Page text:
Using sophisticated high-density tissue microarrays, Kleer and her colleagues were able to determine the levels of EZH2 protein in normal and cancerous tissue samples from the U-M Health System’s breast cancer library. The samples came from breast cancer patients with a broad range of cancer types and stages, and the researchers were also able to cross-reference the levels of EZH2 for 194 of the patients with information on their post-treatment survival time.
Tissue from invasive breast cancers, which had spread to blood vessels or lymph nodes, had the highest levels of EZH2, although some invasive cancers did not have extra EZH2. Cancer metastases, or satellite tumors that formed elsewhere in the bodies of breast cancer patients, had the highest levels of EZH2 — just as prostate cancer metastases had the highest levels in previous studies.
Normal tissue and mild forms of breast abnormalities (atypical hyperplasia and ductal carcinoma in situ) had much lower levels of the protein, although DCIS, which is often a precursor to invasive cancer, did have some EZH2.
The team checked their results against an existing database of gene expression rates in a certain type of invasive breast cancer. They found that levels of EZH2 messenger RNA, a measure of EZH2 gene activity, were much higher in samples of tissue from cancers that spread within five years of diagnosis, when compared with cancers that did not metastasize.
When the researchers looked at how well EZH2 levels correlated with a patient’s clinical outcome, they found a clear connection. Of the 194 patients for whom survival data were available, 21.6 percent had died of breast cancer. Based on this, the researchers calculated that the expected five-year survival rate for the entire group was 60 percent, and the ten-year survival was 39 percent.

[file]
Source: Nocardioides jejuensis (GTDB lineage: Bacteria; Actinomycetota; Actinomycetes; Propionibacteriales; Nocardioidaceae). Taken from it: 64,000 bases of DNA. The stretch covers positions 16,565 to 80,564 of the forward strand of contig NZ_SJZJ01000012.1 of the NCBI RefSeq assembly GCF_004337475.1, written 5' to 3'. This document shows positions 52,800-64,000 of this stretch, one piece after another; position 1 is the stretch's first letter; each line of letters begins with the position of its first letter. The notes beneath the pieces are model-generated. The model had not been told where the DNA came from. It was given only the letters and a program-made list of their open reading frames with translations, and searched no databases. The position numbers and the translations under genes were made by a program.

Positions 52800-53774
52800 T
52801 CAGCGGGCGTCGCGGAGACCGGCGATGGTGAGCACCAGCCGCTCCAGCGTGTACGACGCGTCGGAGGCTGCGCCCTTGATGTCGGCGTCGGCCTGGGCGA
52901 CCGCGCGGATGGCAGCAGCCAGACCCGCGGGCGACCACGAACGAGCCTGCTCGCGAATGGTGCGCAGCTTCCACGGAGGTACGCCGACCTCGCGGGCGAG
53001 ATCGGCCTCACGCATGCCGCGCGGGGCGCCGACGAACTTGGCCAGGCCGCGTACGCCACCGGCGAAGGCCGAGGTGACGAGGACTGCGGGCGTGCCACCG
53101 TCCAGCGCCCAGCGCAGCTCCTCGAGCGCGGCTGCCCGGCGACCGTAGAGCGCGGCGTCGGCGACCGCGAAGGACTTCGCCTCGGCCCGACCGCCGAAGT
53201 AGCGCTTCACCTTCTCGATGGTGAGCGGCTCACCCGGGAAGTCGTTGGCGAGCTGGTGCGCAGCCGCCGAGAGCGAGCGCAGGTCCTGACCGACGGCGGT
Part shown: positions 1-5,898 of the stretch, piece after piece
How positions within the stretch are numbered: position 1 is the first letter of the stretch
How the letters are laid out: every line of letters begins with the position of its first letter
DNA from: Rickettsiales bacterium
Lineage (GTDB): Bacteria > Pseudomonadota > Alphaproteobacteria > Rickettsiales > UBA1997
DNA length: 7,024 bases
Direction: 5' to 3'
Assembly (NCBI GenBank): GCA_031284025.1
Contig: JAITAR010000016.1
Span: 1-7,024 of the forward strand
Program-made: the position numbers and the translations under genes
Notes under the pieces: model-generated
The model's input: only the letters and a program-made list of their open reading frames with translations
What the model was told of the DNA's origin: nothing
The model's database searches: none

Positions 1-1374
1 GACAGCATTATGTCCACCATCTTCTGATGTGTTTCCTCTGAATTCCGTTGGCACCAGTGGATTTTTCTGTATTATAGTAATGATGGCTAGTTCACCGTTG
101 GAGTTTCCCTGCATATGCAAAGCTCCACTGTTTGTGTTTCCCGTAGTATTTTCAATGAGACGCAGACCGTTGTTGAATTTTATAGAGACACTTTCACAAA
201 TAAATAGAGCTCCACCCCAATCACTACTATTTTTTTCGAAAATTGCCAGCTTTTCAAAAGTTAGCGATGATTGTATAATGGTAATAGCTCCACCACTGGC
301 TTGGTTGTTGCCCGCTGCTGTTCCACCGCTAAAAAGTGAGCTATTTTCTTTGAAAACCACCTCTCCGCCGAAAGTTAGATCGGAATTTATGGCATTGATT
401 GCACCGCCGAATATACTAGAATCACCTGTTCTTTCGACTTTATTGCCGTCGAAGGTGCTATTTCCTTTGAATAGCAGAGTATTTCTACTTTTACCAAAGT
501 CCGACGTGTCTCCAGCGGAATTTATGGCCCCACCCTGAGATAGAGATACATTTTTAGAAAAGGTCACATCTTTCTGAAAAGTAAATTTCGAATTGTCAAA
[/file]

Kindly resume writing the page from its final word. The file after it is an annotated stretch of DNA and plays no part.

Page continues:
They also recorded how well EZH2 protein levels correlated with existing measures of cancer severity, including tumor diameter, stage of disease, lymph node status, and estrogen and progesterone receptor status.
In all, Kleer says, the link was clear. “We found a strong association between EZH2 protein levels and patient outcome. Patients with higher levels had a shorter disease-free interval after surgery, lower overall survival, and a higher probability of death due to breast cancer.”
At the end of 10 years, about 25 percent of the patients with high EZH2 levels were alive, while 59 percent of those with low levels were still living.
In addition to the studies of human breast cancer tissue, the researchers performed laboratory experiments using cell cultures to look at the actual cellular mechanism that EZH2 helps control. They inserted the EZH2 gene into an adenovirus, and a modified form of the gene into a different virus, and infected normal immortalized breast cells with them. Cells that received the extra EZH2 gene produced more of the EZH2 protein, but did not divide any faster than those that got the altered gene.